Cyprus may become the fifth Eurozone government to be bailed out because its banks are too heavily exposed to the devastated Greek economy, its finance minister warned yesterday.
The government of the €18 billion (£14.5 billion) economy has been unable to borrow on financial markets for the past year, as private investors do not believe it can support its battered banks.
The Cypriot government would need the equivalent of 10% of its GDP just to prop up Popular, its second largest bank, which needs an investor or the government to come to its aid with €1.8 billion to enable it to meet its regulatory requirements.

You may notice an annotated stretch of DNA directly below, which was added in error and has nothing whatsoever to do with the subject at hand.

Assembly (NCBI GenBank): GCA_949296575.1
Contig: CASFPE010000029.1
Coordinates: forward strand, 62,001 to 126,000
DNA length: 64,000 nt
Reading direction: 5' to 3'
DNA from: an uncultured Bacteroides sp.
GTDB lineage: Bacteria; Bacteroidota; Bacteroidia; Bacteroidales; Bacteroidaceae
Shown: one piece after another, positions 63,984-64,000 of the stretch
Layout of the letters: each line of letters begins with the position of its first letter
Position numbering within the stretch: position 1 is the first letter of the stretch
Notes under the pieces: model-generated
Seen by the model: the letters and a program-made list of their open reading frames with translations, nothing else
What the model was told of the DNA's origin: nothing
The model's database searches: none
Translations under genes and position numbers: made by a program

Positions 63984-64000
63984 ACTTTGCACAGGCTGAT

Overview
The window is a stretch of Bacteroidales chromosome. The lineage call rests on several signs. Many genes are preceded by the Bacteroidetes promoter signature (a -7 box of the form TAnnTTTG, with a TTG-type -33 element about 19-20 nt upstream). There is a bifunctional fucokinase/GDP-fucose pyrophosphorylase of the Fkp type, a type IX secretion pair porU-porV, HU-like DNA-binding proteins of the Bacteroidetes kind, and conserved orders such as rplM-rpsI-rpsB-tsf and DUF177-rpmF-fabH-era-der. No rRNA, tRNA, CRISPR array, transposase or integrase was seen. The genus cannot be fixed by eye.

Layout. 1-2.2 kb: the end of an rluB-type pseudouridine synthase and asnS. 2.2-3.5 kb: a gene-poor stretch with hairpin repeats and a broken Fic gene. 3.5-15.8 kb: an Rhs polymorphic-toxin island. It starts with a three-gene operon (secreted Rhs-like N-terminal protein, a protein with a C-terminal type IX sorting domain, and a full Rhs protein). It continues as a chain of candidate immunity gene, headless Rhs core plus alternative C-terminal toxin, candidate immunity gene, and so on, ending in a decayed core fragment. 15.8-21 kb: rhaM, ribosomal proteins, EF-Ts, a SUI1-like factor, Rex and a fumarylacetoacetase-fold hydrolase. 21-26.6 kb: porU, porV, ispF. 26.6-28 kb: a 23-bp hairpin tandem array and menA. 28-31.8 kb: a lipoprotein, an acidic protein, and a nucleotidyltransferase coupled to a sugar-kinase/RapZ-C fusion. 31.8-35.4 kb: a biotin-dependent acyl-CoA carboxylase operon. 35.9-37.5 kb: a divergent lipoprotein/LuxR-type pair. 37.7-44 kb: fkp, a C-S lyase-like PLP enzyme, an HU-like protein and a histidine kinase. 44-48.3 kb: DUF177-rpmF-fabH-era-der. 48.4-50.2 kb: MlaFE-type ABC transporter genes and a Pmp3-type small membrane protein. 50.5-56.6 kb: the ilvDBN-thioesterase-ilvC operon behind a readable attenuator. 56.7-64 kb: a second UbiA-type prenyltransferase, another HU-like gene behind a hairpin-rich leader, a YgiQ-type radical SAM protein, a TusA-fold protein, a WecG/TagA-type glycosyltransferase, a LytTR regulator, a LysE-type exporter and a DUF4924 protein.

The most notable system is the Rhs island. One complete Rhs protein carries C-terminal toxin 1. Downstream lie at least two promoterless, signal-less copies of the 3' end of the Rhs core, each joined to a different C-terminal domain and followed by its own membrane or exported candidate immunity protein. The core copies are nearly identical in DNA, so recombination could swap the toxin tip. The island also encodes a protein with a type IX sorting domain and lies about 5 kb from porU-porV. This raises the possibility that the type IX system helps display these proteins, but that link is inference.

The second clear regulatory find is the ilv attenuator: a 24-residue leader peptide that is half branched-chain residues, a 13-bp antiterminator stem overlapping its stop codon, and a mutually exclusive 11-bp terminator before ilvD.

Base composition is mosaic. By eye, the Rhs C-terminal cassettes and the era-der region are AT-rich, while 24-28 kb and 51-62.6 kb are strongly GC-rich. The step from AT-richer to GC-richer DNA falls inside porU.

Spain’s bank bailout comprehensively failed to gain market support yesterday, as investors realised that the deal had done little to solve the underlying problems facing the Eurozone’s inefficient economies.
Prime Minister Mariano Rajoy claimed on Sunday the €100 billion (£80.6bn) plan to recapitalise his country’s devastated banks had “resolved” much of the cause of the crisis.
The depth of the crisis was underlined further when Fitch downgraded leading Spanish banks Santander and BBVA last night, cutting their credit ratings from A to BBB+ following the state’s downgrade to BBB last week.
And the international impact of the country’s weakness was brought home as the British arm of Santander was cut from A+ to A.
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